Bankruptcy Judge Says He’d Protect Voyager if it Violates Securities Law
Recently, Judge Michael Wells commented that he would not allow the SEC to target Voyager’s restructuring advisors over their plans to implement their bankruptcy plan. The SEC has repeatedly filed objections to the bankrupt company’s efforts to restructure, as well as to the proposed $1 billion acquisition by Binance.US
The SEC Won’t Be Allowed to Target Voyager For Its Restructuring Efforts
On the third day of the ongoing debate on Voyager’s restructuring plan, Michael Wlles, the bankruptcy judge, stated he would not allow the SEC to target the company’s efforts to repay its customers, nor to fine its advisors. The two main parts of Voyager’s plan—the issuance of new tokens, and the acquisition by Binance.US—have proven highly controversial with the regulators.
The Securities and Exchange Commission is contending that the issuing of new tokens would, in fact, constitute an unregistered securities offering and should thus not be permitted. Furthermore, the SEC is contending that bankruptcy protections, as they stand, are so broad that they would permit Voyager to violate securities laws.
Additionally, New York state regulators are also on board with the SEC’s objections. According to Attorney General Letitia James and the NYDFS, Voyager violated state laws as it offered its services to the state’s residents without properly registering. Furthermore, they allege that the plan is seeking to take advantage of New York residents as they will not be able to reclaim their digital assets for at least six months as Binace.US has yet to receive approval from the state.
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Voyager’s Troubled Bankruptcy
Ever since it filed for bankruptcy last July, Voyager Digital has been faced with numerous additional hurdles and misfortunes. The initial offers to acquire the firm’s assets have been contentious and Voyager called FTX’s first offers “not serious”. The firm’s fortunes seemingly changed by late summer as the news of renewed offers caused its token—VGX—to surge significantly.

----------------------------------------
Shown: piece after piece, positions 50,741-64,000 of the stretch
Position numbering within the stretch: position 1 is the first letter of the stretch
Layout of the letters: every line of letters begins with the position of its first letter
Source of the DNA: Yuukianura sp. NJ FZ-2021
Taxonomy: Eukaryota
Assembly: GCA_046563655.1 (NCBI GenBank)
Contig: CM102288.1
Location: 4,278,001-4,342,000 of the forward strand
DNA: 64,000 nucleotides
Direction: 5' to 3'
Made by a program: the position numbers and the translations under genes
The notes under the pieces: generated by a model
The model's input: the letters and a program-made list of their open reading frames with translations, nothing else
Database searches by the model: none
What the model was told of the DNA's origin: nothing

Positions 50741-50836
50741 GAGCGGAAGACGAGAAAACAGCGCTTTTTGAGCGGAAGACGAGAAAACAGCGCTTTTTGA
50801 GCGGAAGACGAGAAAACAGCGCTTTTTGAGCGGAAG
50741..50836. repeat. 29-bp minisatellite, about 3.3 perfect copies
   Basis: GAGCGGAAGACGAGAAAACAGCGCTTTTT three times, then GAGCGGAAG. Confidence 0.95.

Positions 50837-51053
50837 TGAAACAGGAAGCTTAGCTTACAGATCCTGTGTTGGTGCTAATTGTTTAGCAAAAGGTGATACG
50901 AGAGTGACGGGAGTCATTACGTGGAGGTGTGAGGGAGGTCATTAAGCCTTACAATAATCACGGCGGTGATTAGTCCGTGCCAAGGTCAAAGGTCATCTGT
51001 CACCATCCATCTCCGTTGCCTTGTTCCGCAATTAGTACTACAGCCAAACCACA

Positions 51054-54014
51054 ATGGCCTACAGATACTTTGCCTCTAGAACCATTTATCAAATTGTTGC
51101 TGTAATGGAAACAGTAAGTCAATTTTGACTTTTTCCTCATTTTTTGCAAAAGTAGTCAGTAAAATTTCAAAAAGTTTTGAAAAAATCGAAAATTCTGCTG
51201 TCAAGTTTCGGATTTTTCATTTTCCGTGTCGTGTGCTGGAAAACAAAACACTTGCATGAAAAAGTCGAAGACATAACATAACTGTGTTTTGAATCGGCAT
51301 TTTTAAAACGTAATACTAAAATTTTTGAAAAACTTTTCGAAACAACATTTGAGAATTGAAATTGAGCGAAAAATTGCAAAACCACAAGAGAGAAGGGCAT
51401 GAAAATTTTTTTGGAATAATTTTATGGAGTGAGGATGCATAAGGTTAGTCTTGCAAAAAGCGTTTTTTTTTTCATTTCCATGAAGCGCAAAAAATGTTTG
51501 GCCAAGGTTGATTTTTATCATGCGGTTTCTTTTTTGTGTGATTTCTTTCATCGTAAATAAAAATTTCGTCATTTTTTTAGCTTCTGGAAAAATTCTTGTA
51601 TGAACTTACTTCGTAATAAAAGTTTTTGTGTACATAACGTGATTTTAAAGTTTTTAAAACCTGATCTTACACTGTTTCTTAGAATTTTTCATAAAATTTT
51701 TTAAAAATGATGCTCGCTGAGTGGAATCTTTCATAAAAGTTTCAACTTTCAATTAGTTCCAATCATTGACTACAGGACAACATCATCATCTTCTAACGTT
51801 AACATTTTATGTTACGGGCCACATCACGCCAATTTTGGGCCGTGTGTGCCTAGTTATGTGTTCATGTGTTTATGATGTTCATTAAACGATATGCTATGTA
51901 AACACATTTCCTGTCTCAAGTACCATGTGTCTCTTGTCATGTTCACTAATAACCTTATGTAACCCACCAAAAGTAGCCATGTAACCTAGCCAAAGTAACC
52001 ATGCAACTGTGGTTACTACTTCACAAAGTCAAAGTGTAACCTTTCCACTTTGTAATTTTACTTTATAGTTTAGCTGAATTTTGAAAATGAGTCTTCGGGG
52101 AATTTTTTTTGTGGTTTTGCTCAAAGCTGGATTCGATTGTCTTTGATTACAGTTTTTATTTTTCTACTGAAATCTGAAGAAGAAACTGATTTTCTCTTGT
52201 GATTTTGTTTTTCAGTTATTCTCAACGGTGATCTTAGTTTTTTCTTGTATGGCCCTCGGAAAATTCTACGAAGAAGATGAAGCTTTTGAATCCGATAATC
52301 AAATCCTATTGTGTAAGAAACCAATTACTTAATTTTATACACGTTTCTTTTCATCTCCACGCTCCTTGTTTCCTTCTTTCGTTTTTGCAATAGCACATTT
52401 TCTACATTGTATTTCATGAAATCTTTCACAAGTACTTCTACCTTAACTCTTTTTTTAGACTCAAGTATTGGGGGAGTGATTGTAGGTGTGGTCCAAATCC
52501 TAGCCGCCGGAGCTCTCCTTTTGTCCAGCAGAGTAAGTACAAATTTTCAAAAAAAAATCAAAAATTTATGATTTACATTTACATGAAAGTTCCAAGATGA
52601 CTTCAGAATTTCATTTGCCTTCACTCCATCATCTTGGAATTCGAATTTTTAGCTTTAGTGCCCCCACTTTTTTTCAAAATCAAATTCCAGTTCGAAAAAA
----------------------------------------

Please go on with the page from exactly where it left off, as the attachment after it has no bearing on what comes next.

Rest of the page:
By late September, an apparent resolution to the issue was found after FTX offered $1.4 billion in exchange for the bankrupt company’s assets and customers. Voyager, however, soon suffered another setback after massive wrongdoings on FTX’s were uncovered causing Sam Bankman-Fried’s exchange to also file for chapter 11 protection.
The sage continued even after Binance.US entered into an agreement to acquire Voyager for $1 billion in mid-December as the SEC was quick to file a limited objection to the deal—an objection that, albeit in an amended form, is yet to be resolved. More recently, it was also revealed that the FTC itself has concerns over the acquisition and is investigating Voyager for what it alleges represents the misleading of investors with deceptive marketing.
Do you think Voyager should be allowed to violate the law if it enables it to repay its customers? Let us know in the comments below.